Whenever any farmer sprays the field with pesticides, only 2 percent of it remains with the plants while the rest jumps or bounces to the ground and becomes a part of the runoff that then flows to canals and rivers polluting them. However, a team of researchers working in MIT recently fixed it.
Figure 1: Spraying plants
The team fixed it by using a smart combination of two cost-effective additives in the spray. The research team discovered that these can reduce the amount of liquid that bounces to the ground and leads to pollution. The paper on this research was written by research scientist Seyed Reza Mahmoudi, a former postdoc. Md Nasir Hyder, and graduate student Maher Damak. The earlier trials for reducing the bounce of droplet over ground depended on other harmful additives that includes soap like chemicals and surfactants. These substances would then reduce the surface tension of droplets leading to their better spread over the plant.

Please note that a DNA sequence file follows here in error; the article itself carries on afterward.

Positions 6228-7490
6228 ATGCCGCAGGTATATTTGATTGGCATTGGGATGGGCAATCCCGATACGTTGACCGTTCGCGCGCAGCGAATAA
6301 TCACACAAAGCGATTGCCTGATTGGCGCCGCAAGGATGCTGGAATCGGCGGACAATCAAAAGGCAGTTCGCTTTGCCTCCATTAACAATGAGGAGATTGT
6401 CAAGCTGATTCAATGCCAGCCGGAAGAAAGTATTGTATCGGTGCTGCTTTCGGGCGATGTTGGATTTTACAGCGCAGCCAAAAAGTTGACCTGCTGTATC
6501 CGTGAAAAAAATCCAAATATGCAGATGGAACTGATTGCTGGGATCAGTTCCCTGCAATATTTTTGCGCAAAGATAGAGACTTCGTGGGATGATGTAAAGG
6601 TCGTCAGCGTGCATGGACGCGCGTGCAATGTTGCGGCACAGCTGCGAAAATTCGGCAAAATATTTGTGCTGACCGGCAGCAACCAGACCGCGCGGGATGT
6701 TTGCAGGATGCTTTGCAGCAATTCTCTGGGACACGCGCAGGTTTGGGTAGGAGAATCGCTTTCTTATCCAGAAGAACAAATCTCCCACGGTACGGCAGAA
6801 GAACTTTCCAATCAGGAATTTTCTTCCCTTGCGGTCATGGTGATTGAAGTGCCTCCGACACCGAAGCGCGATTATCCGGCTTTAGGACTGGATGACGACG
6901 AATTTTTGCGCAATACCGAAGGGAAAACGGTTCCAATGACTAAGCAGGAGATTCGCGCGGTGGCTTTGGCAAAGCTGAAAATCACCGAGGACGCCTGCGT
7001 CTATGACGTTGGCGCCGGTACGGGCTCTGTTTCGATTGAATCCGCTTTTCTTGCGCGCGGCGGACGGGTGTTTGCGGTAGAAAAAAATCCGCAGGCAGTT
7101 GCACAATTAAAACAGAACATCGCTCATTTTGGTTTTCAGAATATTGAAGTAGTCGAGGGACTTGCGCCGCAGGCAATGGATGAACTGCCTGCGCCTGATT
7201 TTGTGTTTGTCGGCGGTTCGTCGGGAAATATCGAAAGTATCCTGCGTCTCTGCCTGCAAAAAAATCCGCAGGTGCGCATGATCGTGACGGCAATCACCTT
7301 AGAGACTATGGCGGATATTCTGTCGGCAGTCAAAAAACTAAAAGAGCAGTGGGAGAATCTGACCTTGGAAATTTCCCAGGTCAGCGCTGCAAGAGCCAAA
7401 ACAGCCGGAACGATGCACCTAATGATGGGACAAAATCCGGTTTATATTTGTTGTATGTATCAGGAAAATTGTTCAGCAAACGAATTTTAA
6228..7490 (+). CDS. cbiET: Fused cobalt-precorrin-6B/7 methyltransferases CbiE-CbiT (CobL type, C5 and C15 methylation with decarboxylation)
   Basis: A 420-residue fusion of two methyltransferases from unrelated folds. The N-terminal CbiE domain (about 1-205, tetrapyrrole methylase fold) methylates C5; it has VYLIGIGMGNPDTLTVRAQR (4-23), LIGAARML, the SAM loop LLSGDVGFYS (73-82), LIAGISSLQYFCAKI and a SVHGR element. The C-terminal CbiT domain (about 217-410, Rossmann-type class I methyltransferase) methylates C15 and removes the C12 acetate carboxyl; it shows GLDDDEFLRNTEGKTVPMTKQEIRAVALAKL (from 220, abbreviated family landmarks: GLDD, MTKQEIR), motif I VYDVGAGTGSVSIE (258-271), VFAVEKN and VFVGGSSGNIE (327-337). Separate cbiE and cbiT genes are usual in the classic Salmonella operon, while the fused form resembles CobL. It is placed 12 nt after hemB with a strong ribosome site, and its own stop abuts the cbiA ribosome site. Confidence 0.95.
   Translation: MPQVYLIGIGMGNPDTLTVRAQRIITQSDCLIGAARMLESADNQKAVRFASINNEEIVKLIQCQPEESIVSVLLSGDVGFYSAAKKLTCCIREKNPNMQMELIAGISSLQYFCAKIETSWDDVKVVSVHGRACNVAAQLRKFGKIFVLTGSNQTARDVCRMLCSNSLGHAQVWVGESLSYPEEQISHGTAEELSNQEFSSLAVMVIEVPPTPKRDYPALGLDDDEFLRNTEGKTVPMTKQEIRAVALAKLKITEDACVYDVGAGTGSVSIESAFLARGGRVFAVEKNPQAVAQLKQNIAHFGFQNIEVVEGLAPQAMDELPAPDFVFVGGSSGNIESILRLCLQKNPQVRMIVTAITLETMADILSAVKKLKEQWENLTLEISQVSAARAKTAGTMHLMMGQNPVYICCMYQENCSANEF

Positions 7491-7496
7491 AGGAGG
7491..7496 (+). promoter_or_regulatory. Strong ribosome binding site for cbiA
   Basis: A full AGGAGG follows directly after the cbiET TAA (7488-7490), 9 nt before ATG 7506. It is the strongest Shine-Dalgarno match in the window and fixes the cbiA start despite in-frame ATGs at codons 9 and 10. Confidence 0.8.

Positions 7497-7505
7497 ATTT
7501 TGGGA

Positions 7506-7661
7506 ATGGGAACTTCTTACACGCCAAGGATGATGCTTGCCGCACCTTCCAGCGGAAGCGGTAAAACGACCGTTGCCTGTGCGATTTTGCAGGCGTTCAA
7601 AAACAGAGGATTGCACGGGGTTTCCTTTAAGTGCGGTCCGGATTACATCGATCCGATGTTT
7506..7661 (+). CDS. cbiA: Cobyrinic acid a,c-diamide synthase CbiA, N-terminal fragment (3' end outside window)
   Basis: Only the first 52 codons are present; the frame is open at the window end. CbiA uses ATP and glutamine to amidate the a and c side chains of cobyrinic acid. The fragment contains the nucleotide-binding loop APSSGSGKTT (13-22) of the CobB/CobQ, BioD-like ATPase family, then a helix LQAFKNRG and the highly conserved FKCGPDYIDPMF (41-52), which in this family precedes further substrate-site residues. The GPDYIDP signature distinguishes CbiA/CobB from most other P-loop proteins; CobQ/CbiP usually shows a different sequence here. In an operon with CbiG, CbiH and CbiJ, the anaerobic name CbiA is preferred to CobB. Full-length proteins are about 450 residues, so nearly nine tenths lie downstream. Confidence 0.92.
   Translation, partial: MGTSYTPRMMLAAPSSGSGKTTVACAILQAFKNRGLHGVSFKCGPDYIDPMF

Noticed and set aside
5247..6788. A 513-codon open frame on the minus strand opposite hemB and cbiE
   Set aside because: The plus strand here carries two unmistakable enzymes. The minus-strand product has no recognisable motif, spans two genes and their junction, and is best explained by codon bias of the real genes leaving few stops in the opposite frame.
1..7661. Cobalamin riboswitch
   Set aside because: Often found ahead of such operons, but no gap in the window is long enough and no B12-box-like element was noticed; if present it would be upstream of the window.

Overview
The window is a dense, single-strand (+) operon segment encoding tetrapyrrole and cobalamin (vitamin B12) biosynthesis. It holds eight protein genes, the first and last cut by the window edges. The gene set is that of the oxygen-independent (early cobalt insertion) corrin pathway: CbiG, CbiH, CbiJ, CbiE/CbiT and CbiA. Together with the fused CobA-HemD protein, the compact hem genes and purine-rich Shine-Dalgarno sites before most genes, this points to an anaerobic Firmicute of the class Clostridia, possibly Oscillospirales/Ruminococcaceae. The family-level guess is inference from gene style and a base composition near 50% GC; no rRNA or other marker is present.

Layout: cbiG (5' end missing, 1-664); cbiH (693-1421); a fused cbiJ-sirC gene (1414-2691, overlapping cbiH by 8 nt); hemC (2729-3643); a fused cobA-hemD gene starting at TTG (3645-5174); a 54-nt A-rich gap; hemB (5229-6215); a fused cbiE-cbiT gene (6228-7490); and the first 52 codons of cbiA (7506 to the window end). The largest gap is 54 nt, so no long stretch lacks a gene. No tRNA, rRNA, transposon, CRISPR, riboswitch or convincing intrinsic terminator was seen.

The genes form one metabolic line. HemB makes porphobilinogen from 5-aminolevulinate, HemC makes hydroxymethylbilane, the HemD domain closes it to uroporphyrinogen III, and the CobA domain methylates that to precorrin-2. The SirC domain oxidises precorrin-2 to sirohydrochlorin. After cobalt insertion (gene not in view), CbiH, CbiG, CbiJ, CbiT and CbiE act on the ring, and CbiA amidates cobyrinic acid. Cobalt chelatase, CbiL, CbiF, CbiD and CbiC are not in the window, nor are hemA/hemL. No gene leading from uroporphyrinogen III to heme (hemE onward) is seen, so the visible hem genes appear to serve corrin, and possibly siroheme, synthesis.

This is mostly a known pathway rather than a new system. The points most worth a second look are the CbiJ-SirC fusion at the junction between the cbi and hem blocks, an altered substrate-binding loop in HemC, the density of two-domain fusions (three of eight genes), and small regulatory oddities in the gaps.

However,the tests prove that these efforts lead to very small amount of improvement, most speedy droplets bounce off here and there while surface tension change is taking place. The surfactants also lead to formation of smaller droplets that are blown away by wind more easily.
The approach to this subject uses two other additives. The spray gets divided into two portions where each gets a different polymer substance. One grants negative charge to the solution while the other one leads to formation of positive charge. When the two reverse charged particles meet on leaf’s surface they stick with each other leading to formation of a hydrophilic “defect”. It also increases the retention of other droplets. There are many plants whose leaves are hydrophobic that can lead to bouncing of droplets. But the makers found solution to this problems by creating very small hydrophilic bumps over the leaf surface that counteracts this tendency very strongly.